By: Maggie Pool
Since our first American History class, a few names have been imbedded into our minds regarding the history of equality and women’s rights. Names such as, Susan B. Anthony, Rosa Parks, Elizabeth Cady Stanton, and Harriet Tubman are familiar to anyone who received a general education in America. Noticeably, lessons surrounding women’s history is geared towards women’s suffrage, but the fight for equality did not stop once women gained the right to vote in 1920. After this leap toward equality, who continued the fight?
Joan Ruth Bader, known as Ruth Bader Ginsburg (RBG), was born on March 15th, 1933. She attended the Harvard School of Law but transferred to Cornell University after being scolded for pursuing a male dominated career. In 1954, Ginsburg graduated from Cornell in the top of her class. Despite facing gender discrimination, she became the first female member of the Harvard Law Review. Ginsburg continued fighting against gender discrimination, and in 1980 was appointed by President Jimmy Carter to serve on the U.S Court of Appeals. In 1993, President Bill Clinton appointed her to fill a vacancy in the Supreme Court. She served as Associate Justice until 2010.
On December 25th, 2018, “On the Basis of Sex,” a biopic presenting RGB’s rocky beginnings as a lawyer in a man’s world was released. The film centers around a tax case about a Colorado man who is denied a tax benefit routinely given to women caring for family members. The case triggers a series of arguments about gender, society, and the law. Ginsburg’s ruthless dedication to prove many laws are generated on the basis of sex is catapulted by this one event, and the journey she faces forces her to maneuver longstanding sexist barriers by only using the weapon of law.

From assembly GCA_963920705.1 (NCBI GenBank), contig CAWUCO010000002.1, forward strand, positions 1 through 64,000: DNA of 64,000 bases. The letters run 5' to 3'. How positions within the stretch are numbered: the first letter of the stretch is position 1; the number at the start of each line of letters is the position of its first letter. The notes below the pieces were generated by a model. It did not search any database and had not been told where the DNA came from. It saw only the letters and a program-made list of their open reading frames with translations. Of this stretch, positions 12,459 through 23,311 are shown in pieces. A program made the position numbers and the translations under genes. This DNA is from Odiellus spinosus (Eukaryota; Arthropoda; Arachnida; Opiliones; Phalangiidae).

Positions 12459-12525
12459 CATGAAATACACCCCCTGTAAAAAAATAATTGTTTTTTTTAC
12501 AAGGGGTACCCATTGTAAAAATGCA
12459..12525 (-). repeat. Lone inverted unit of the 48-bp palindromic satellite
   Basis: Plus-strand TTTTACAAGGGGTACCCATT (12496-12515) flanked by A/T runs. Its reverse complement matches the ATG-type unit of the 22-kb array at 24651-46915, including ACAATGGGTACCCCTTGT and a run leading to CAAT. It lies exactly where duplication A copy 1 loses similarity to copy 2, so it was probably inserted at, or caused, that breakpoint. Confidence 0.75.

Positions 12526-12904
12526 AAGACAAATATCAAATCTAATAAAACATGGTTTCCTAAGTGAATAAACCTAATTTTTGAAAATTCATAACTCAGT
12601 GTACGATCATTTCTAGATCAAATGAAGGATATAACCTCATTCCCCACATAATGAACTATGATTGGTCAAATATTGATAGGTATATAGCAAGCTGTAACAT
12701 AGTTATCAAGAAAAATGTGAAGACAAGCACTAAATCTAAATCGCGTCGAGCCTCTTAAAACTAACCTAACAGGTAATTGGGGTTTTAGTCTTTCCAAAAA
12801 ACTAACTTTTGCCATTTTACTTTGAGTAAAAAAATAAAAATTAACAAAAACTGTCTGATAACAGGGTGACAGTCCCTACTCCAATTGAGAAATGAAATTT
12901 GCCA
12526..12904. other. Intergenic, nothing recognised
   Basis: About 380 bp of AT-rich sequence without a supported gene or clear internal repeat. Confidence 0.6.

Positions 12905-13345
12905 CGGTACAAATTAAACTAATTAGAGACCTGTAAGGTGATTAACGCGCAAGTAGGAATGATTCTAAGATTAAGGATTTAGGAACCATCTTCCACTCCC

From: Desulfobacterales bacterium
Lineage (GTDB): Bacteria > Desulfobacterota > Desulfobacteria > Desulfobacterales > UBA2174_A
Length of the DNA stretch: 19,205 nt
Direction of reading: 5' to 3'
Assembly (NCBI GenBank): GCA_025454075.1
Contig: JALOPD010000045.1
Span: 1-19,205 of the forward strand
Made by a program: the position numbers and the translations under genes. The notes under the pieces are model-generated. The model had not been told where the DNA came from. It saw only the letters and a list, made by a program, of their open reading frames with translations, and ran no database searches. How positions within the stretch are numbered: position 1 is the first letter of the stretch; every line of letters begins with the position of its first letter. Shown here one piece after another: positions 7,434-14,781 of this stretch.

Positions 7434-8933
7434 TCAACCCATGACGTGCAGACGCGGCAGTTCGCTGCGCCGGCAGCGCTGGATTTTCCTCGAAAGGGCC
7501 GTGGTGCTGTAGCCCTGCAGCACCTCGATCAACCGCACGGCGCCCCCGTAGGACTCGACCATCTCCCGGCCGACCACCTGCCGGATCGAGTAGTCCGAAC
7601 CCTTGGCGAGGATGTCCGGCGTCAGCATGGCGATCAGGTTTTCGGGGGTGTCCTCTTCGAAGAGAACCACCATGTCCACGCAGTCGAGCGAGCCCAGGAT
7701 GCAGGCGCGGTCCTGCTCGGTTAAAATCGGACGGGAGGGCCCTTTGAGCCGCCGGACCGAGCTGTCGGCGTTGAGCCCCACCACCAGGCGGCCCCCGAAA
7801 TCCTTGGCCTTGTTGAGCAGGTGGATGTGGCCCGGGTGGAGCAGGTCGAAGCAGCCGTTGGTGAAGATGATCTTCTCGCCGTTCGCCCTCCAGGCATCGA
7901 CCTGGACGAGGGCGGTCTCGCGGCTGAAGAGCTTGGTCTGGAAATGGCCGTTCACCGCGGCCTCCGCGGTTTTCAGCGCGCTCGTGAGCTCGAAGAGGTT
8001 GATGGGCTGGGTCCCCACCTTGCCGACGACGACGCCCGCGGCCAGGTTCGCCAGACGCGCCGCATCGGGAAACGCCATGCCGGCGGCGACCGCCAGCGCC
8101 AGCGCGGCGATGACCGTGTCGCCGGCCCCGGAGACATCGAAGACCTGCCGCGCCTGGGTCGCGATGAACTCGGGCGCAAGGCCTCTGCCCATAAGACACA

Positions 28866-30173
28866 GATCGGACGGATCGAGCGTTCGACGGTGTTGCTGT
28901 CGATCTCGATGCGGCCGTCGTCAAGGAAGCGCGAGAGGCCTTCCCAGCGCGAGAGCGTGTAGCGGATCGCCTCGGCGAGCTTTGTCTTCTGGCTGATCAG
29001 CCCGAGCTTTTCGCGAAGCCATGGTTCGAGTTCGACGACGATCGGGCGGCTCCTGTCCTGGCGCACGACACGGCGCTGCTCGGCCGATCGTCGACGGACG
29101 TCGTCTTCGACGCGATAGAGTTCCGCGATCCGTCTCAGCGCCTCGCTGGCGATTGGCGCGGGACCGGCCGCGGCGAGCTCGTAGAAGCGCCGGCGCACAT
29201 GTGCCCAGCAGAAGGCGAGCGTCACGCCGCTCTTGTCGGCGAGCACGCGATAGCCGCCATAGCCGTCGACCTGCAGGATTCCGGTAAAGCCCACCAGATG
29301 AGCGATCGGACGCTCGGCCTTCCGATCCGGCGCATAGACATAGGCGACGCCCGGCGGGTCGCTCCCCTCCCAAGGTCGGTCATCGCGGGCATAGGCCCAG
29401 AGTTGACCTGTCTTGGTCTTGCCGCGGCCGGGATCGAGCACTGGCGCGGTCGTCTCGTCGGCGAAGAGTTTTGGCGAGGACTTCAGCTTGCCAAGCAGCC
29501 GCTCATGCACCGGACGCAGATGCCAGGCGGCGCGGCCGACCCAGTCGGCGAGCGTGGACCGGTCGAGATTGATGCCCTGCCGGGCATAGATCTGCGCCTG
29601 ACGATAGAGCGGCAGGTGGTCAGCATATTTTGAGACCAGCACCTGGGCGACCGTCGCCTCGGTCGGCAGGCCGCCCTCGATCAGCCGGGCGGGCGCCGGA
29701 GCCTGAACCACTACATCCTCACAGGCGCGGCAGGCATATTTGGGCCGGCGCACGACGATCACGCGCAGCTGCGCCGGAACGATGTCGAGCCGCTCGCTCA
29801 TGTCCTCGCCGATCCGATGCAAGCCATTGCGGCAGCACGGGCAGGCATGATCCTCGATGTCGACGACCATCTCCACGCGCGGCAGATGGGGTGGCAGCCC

It’s hard for audience members to not get riled up about the discriminating figures Ginsburg confronts, especially since the movie sets up her logic behind the case. We are immediately on Ginsburg’s side, rooting for her to finally shed light on equality for those too stubborn to accept reality. “On the Basis of Sex” does its job of introducing Ginsberg and her struggling start as a lawyer but also her unwavering intensity for justice, which immediately grips you, inciting you to continue the fight for future generations.
Ginsburg, now 86-years-old, remains one of women’s fiercest advocates. When President Bill Clinton nominated her to the Supreme Court, he compared her legal work on women to that of Thurgood Marshall on behalf of African-Americans. Because of her heroic feats, I hope the name Ruth Bader Ginsburg is another woman’s name future students are taught to remember and respect throughout American history.
“We should not be held back from pursuing our full talents, from contributing what we could contribute to the society, because we fit into a certain mold ― because we belong to a group that historically has been the object of discrimination.”
– Ruth Bader Ginsburg